Roberto Cipolla obtained a B.A. (Engineering) from the University of Cambridge in 1984 and an M.S.E. (Electrical Engineering) from the University of Pennsylvania in 1985. From 1985 to 1988 he studied and worked in Japan at the Osaka University of Foreign Studies (Japanese Language) and Electrotechnical Laboratory.In 1991 he was awarded a D.Phil. (Computer Vision) from the University of Oxford and from 1991-92 was a Toshiba Fellow and engineer at the Toshiba Corporation Research and Development Centre in Kawasaki, Japan. He joined the Department of Engineering, University of Cambridge in 1992 as a Lecturer and a Fellow of Jesus College. He became a Reader in Information Engineering in 1997 and a Professor in 2000. His research interests are in computer vision and robotics and include the recovery of motion and 3D shape of visible surfaces from image sequences; object detection and recognition; novel man-machine interfaces using hand, face and body gestures; real-time visual tracking for localisation and robot guidance; aplications of computer vision in mobile phones, visual inspection and image-retrieval and video search. He has authored 2 books, edited 11 volumes and co-authored more than 300 papers.
Stan Sclaroff joined the BU Department of Computer Science in 1995 after completing his PhD at MIT. He founded the Image and Video Computing research group at Boston University in 1995. He served as the Chair of the Department from 2007-2013. Stan’s research interests are in computer vision, pattern recognition, and machine learning.
Stan is an expert in the areas of tracking, video-based analysis of human motion and gesture, deformable shape matching and recognition, as well as image/video database indexing, retrieval, and data mining methods. He developed one of the first content-based image retrieval systems for the Internet, the ImageRover, years before Google Image Search appeared. His more recent work has focused on human tracking algorithms, analysis and identification of hand motion related to sign language, and filtering methods for multimedia retrieval. He is a Fellow of the IEEE and IAPR.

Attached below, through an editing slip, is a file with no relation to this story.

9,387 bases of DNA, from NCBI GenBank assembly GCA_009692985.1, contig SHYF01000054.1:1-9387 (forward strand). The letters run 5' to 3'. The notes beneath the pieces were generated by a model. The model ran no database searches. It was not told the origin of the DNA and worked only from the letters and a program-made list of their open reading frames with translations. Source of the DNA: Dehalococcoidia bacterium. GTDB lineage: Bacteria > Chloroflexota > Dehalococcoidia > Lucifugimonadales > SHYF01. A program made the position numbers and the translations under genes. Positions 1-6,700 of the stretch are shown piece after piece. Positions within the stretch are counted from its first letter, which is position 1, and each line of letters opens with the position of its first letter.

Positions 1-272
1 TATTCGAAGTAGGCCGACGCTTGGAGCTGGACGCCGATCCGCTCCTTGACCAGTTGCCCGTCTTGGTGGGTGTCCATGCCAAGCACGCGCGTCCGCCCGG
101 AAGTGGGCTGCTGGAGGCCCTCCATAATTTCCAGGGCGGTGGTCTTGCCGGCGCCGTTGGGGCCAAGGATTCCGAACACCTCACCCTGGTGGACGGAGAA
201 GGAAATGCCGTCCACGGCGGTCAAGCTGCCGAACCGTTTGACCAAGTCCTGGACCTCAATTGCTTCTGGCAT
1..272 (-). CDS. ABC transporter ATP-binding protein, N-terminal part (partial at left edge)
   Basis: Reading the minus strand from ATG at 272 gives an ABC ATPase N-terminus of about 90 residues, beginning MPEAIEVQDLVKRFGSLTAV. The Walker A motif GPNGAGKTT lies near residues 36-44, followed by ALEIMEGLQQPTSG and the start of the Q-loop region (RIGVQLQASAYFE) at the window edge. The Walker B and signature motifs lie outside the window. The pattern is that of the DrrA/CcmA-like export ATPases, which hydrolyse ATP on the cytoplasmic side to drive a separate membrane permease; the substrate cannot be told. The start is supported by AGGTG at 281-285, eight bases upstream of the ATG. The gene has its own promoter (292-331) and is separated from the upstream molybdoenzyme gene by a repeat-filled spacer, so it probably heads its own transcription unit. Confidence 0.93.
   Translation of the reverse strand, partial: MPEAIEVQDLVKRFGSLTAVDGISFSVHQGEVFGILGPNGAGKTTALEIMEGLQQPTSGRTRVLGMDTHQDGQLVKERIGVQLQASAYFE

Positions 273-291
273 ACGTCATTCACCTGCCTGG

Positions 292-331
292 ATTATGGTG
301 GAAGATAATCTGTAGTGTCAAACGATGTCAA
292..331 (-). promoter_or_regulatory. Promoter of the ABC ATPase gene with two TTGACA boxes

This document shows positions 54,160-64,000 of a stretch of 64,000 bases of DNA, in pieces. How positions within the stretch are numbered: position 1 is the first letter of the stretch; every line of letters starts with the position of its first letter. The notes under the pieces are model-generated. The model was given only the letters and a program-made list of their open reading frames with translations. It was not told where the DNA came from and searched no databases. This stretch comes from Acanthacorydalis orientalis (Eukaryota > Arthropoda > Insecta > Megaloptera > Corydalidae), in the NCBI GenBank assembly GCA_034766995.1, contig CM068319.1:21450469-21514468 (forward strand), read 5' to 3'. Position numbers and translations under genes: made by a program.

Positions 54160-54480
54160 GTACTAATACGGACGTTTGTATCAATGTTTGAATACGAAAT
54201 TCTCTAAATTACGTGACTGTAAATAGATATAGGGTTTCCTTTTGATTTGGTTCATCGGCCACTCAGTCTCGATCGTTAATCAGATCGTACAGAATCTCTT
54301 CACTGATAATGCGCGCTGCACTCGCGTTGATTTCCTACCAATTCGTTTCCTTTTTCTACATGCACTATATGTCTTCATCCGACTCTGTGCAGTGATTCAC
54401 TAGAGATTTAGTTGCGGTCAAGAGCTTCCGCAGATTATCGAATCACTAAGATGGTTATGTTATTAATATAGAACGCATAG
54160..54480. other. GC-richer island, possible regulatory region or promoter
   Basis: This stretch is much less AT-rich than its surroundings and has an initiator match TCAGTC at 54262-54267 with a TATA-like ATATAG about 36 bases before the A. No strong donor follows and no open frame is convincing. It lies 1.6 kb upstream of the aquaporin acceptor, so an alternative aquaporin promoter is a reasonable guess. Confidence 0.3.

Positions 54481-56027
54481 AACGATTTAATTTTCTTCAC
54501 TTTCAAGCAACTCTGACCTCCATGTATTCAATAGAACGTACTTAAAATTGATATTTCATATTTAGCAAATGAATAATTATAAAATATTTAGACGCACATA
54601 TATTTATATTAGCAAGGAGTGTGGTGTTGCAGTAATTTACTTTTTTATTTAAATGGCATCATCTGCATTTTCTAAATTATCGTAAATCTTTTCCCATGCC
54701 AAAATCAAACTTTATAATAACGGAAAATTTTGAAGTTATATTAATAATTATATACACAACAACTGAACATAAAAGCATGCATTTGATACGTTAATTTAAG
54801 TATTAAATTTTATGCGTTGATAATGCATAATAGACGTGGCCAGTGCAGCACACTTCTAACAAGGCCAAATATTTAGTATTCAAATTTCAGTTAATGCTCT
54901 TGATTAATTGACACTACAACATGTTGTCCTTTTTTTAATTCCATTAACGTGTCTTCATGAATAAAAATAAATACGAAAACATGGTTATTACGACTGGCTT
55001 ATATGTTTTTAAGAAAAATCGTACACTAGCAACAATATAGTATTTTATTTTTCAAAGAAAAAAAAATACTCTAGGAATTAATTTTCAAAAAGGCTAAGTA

Silvio Savarese is an Associate Professor of Computer Science at Stanford University and director of the SAIL-Toyota Center for AI Research at Stanford. He earned his Ph.D. in Electrical Engineering from the California Institute of Technology in 2005 and was a Beckman Institute Fellow at the University of Illinois at Urbana-Champaign from 2005–2008. He joined Stanford in 2013 after being Assistant and then Associate Professor of Electrical and Computer Engineering at the University of Michigan, Ann Arbor, from 2008 to 2013. His research interests include computer vision, robotic perception and machine learning. He is recipient of several awards including a Best Student Paper Award at CVPR 2016, the James R. Croes Medal in 2013, a TRW Automotive Endowed Research Award in 2012, an NSF Career Award in 2011 and Google Research Award in 2010. In 2002 he was awarded the Walker von Brimer Award for outstanding research initiative.